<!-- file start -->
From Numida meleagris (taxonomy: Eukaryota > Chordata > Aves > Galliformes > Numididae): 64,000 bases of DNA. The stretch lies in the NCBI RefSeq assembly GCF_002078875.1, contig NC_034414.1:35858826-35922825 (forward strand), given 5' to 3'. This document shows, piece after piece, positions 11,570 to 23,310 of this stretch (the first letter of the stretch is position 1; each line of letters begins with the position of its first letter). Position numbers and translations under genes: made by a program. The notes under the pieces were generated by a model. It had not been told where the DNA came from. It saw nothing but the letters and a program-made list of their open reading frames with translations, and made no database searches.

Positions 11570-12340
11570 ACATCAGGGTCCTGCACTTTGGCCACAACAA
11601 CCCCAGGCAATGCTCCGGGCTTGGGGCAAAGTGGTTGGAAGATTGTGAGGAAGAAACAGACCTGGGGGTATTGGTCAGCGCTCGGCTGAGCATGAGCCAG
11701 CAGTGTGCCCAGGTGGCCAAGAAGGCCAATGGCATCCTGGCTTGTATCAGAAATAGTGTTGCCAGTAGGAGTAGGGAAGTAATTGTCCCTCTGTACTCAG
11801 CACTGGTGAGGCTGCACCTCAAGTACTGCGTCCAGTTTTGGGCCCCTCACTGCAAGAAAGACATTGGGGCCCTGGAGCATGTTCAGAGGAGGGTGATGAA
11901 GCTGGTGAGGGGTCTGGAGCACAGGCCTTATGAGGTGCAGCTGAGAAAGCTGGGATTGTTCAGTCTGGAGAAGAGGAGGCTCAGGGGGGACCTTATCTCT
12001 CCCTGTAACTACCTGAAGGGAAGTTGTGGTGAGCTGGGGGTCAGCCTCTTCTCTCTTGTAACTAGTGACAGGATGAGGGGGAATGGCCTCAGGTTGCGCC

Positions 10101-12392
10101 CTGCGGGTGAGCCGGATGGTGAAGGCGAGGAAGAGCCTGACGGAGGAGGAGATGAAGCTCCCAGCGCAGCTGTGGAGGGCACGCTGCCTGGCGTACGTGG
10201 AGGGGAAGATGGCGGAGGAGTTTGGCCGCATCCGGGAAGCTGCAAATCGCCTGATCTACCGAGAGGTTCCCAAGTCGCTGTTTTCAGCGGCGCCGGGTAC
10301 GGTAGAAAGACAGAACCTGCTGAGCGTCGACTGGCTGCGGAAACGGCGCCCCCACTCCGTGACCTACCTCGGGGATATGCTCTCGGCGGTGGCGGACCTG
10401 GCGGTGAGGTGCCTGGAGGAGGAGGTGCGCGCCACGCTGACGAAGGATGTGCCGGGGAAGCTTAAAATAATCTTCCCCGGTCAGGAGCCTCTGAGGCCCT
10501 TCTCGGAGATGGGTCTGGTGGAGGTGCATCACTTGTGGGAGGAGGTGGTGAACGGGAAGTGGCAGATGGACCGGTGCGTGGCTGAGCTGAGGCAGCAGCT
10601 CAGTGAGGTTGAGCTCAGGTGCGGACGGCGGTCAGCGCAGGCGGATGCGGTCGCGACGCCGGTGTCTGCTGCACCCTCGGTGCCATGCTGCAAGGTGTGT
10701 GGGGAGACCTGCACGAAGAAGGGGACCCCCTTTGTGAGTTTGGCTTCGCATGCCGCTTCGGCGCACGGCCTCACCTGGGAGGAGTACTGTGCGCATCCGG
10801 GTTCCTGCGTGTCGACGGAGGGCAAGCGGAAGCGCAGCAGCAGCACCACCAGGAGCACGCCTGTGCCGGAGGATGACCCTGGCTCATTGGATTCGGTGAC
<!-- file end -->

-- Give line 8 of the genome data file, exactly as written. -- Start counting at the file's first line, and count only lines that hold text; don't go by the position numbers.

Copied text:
12001 CCCTGTAACTACCTGAAGGGAAGTTGTGGTGAGCTGGGGGTCAGCCTCTTCTCTCTTGTAACTAGTGACAGGATGAGGGGGAATGGCCTCAGGTTGCGCC